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THE STORY OF "LADY HALDON"

Before we begin to tell the story of "Lady Haldon", there are one or two things a reader should know.

The first concerns Scottish Law and especially the Marriage laws of Scotland. Let's set up the position in England, first. Alongside the Registration Act of 1836, a new Marriage Act was passed. This sanctioned civil marriage in a Registry office  in the presence of a Superintendent Registrar which resulted in the marriage details that are so useful to the family historian today.  You could still be married in a church according to the rites of the Church of England but if you were not an Anglican you had to have a civil ceremony as well. It was not until 1898 that  nonconformists were allowed to conduct marriages within their own churches and required to report such marriages to their local Register Office. All very legal and proper, with the state keeping tight control of the whole process by the provision of a document trail backed up with records safely kept under lock and key.

 

The original Register Office at Axminster

The old Register Office at Axminster

© Richard J. Brine

 

The Scots did not quite see marriage in this light. Their view was very much based on an agreement between the couple concerned that they wanted to be married to each other. So two forms of marriage evolved north of the border  - regular marriages involving residency rules, the calling of banns and  so-called  irregular marriages of which there were different kinds:

 

1: You could be legally married in Scotland if you declared in front of witnesses (whose  names were recorded in a document) that you and your partner wished to be considered as a married couple.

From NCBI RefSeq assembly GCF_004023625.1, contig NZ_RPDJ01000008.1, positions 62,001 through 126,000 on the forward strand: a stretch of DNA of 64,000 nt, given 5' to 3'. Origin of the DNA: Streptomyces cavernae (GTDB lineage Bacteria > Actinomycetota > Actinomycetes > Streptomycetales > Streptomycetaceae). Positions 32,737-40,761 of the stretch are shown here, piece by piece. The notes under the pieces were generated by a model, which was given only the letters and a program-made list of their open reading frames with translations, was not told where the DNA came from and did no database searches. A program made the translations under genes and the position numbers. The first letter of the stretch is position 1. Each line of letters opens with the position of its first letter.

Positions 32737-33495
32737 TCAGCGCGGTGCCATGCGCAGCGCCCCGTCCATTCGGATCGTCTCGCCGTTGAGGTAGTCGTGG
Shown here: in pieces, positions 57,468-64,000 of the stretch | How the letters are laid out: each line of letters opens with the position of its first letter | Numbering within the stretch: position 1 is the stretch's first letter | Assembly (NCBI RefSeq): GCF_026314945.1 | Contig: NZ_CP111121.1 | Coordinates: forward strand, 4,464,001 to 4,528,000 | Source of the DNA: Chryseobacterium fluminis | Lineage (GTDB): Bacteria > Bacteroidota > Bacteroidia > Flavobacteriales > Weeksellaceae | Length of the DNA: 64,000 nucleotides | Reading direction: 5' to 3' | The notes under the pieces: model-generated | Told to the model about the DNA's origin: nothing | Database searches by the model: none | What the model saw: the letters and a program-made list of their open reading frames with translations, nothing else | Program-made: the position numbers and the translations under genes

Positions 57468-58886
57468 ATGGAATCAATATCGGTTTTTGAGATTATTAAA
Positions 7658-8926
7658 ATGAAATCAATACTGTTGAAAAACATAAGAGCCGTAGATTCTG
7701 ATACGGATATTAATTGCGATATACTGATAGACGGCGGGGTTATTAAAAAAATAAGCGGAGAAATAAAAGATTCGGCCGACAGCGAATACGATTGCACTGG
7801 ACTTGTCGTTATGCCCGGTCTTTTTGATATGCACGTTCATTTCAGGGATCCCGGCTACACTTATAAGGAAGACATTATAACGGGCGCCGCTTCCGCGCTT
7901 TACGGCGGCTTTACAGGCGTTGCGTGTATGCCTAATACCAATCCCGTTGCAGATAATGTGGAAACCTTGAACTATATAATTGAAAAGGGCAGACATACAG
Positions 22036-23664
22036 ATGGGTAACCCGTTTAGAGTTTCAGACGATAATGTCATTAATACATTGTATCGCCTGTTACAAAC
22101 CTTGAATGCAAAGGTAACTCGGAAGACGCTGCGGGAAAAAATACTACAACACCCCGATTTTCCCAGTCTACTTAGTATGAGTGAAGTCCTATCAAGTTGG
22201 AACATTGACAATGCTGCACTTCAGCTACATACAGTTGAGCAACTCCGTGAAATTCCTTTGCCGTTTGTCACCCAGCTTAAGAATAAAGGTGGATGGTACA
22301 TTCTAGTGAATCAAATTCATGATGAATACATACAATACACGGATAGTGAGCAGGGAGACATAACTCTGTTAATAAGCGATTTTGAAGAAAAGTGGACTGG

2: A promise of marriage followed by a sexual relationship was a legal marriage as long as there was some kind of  written proof (i.e. the proposal was in writing or one of the couple was prepared to go in to court and swear on oath that it was so) or witnesses had heard the proposal.

 

3. Marriage by habit and repute. That is, the couple made no secret of their relationship and lived openly together as husband and wife.

Scottish courts weren't happy about these irregular marriages  but the children of such unions were classed as legitimate and could inherit in exactly the same way as did the children of regular marriages.

 

Irregular marriages had been banned in England from 1753 onwards but not so in Scotland. There were other differences too - parental consent was not required for brides and grooms under 21, marriages were legal for girls over the age of 12 and boys over the age of 14 - a situation which remained until 1929 when the age was raised to 16 for both sexes. And as the Scottish border was only a line on a map, English couples could run away to places like Gretna Green, marry over the blacksmith's anvil and have a perfectly legal marriage which their parents could not have annulled. The invention of the motor car made this a possible romantic dream for many couples and continued well into the 1930s. It took an Act of Parliament to sanction civil marriage in a registrar's office along with the introduction of a written certificate for which the groom paid and which was generally handed to the woman for safe keeping to stop runaway marriages across the Scottish border.

 

Gretna Green

The blacksmith's shop at Gretna Green.

Marriages still take place here

 

CONTINUED

 

 
 
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